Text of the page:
Domestic meat and poultry consumption rose again in 2020 despite the COVID-19 pandemic and widespread disruptions to restaurants and food service, and the industry is watching to see if stimulus checks and the ongoing economic recovery can boost sales again this year.
The industry watched domestic consumption plunge after the 2008-2009 economic crisis, dropping from more than 220 pounds per person to nearly 200 pounds by 2014, but Americans have been finding their taste for meat again even as new plant-based alternatives started hitting the market.
In 2020, Americans consumed an average of 96.2 pounds of chicken, 58.4 pounds of beef, 52 pounds of pork, and 1.3 pounds of lamb, according to USDA. All of those were increases over 2017.
By comparison, in 2017, they ate 91.1 pounds of chicken, 57 pounds of beef, 50.2 pounds of pork, and 1.1 pounds of lamb. Turkey consumption was the only meat that saw a decline, going from 16.5 pounds in 2017 to 15.8 pounds in 2020.
USDA Chief Economist Seth Meyer said disposable income went up last year, providing an interesting data point to watch to determine if there is another increase that leads to increased meat consumption this year.
“Who knows how that stimulus turns into meat consumption,” Meyer told Agri-Pulse. “But those folks do need that strength of domestic demand that they saw last year.” Meyer asked whether once stimulus checks stop, does the industry then rely on gross domestic product to increase demand?
Last Wednesday, some 90 million economic stimulus payments were distributed to Americans, with millions more payments going out in the coming weeks, according to the Internal Revenue Service.
Meyer said the industry also needs solid export demand to use up some of the meat it's producing.
Tom Super, spokesperson for the National Chicken Council, said the rise in chicken consumption over the last few years is due to people buying more chicken wings and the “chicken sandwich wars” by food service companies.
“We’ve come to the conclusion that chicken wings are pandemic-proof food,” Super told Agri-Pulse. “We’ve seen consumption skyrocket in terms of the wings Americans are eating.”
Traditional pizza and wing restaurants were built for takeout, he said, so they didn’t have to change their business model much when the pandemic shut everything down.
NCC estimates Americans ate about 31 billion wing segments in 2020. Consumption of that specific cut has seen a steady 1% to 2% increase each year since 2017. On Super Bowl weekend alone this past year, Americans devoured an estimated 1.42 billion wings.
Super said online home delivery services have also helped boost sales, and he hopes chicken consumption will surpass 100 pounds per person by 2022.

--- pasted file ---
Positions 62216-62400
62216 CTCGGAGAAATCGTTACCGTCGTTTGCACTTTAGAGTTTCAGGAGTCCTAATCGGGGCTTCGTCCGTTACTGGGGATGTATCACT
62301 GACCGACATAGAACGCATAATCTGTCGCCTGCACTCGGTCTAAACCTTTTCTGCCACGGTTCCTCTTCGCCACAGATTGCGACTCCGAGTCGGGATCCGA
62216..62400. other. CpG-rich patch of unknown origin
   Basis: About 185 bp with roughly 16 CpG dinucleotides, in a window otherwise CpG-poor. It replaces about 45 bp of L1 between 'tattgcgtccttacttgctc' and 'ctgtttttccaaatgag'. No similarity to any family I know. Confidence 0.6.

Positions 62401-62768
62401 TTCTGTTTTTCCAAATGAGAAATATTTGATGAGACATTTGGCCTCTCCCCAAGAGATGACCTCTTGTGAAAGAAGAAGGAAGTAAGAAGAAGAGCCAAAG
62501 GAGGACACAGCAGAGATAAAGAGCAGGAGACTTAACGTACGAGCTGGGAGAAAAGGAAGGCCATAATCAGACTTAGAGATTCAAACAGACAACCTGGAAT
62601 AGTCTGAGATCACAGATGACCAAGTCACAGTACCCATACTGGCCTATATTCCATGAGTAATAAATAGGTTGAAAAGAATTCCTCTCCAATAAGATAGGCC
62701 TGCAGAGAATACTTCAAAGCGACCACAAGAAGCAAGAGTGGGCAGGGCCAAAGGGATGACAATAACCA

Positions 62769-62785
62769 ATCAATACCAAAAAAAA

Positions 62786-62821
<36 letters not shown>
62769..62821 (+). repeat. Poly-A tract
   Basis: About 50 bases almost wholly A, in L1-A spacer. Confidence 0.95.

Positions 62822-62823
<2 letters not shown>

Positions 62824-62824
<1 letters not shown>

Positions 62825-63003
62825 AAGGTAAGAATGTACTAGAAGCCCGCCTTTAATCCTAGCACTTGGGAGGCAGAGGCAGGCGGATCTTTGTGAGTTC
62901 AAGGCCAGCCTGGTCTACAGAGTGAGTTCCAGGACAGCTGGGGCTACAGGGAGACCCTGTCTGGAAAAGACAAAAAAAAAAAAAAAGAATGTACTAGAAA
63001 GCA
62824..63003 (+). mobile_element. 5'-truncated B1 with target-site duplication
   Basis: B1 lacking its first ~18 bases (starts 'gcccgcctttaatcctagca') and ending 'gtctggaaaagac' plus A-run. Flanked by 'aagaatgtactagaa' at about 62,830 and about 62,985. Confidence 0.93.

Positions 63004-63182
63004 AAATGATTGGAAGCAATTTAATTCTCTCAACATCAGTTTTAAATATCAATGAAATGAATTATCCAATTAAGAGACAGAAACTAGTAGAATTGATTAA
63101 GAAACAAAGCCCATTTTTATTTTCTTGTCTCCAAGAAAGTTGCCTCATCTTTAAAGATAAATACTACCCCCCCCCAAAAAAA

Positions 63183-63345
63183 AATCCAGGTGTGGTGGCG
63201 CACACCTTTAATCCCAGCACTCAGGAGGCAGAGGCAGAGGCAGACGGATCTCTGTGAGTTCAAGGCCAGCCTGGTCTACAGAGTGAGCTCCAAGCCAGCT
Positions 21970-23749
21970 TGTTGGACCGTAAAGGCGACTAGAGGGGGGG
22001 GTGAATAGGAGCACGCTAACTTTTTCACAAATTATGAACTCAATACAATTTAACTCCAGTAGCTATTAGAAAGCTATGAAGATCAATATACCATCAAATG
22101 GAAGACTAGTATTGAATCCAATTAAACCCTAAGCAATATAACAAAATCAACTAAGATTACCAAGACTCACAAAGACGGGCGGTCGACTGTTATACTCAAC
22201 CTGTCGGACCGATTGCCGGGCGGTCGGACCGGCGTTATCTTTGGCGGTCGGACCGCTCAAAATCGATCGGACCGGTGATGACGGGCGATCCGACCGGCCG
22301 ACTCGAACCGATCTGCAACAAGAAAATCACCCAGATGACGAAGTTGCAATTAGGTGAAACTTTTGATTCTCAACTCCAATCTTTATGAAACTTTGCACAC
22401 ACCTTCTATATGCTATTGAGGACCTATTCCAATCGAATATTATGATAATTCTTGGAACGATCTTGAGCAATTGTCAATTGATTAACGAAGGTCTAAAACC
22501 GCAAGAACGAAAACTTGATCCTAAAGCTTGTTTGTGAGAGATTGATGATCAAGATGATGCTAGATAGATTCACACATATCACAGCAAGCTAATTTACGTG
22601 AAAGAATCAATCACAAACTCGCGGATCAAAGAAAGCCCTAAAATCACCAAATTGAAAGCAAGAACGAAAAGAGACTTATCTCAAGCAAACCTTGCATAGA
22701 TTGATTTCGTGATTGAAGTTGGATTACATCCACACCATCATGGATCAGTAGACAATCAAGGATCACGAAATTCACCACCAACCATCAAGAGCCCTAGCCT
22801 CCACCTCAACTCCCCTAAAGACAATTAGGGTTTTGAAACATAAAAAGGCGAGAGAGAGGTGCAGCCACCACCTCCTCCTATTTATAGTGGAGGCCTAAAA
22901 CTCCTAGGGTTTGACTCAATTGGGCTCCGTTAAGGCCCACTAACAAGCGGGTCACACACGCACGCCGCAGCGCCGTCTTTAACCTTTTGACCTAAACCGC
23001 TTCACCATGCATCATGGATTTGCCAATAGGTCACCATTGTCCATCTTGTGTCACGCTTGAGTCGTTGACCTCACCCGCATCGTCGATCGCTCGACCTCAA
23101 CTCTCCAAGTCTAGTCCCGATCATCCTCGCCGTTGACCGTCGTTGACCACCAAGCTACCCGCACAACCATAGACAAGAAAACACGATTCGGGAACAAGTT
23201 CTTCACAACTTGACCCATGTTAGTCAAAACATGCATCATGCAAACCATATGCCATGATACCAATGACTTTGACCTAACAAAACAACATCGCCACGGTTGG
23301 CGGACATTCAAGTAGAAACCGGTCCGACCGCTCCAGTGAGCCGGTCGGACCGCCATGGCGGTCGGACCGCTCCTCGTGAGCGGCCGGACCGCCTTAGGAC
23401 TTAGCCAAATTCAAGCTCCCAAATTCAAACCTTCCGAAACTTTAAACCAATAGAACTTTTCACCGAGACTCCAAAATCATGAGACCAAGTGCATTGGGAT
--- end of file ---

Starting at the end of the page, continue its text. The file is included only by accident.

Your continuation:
Meanwhile, the number of people who are eating beef at least once a week rose in 2020 despite the pandemic, said Shawn Darcy, senior director of market research at the National Cattlemen’s Beef Association.
“Our average in 2019 was 66% of people saying they had beef at least weekly and that number has grown to 77%,” he told Agri-Pulse.
He said a lot of that was driven by the retail sector as people cooked more meals at home during the pandemic.
“There is a lot more volume, about 10% higher volume sold over this last year, which amounted to over $9 billion in sales growth in the fresh meat department alone,” he said. Darcy noted $6 billion of that was beef specifically.
Most of the retail sales are due to ground beef, which he said makes up about 40% of the volume.
Darcy said people likely won’t want to cook at home as much once pandemic restrictions loosen. He said approximately 61% of yearly sales are from food service. This year that number is closer to 55%.
“So, what does that look like for 2021? Does that fall in the 58% to 59% range instead of 61%?” he said. “Knowing that this is starting out a little slow, we would expect retail to take some of that (percentage) but eventually it probably will normalize.”
A separate report, issued by FMI and the Meat Institute Foundation and conducted by 210 Analytics, suggests that consumer acceptance of meat may be growing, with 94% saying they buy meat because it provides high quality protein.
“Americans feel better than ever about choosing meat as part of healthy, balanced diets. With COVID-19 deepening demand for convenient, affordable food that tastes good and matches Americans’ values, meat fits the bill,” noted NAMI President and CEO Julie Anna Potts.
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Rick Stein, FMI’s vice president of fresh foods, said as consumers do more cooking at home, “their confidence in cooking and preparing meat has increased.”
“Further analysis also shows convenient meal solutions are key and that food retailers have opportunities to provide more choices, along with more information and education on consumer priorities like nutrition and meal preparation — building up what we call consumers’ Meat IQ,” he said.
Tara Dugan, director of consumer insights for the National Pork Board, said especially over the last year, pork sales have seen growth in both value and volume. According to research by Information Resources Inc., fresh pork sales for 2020 were up 18% by value and 11% in volume, she said.
For 2021, COVID-19 vaccination rates will play a role in demand shifts as people become more mobile, she said.
“We have seen that the year is off to a good start for fresh meat and fresh pork, but as folks start to get back out, we’re likely going to see some of those behaviors shift over to food service,” she said.
Dugan said the pandemic has also increased consumers' understanding of how to cook meat; they’ve became more comfortable preparing it after having spent so much time in the kitchen over the last year.
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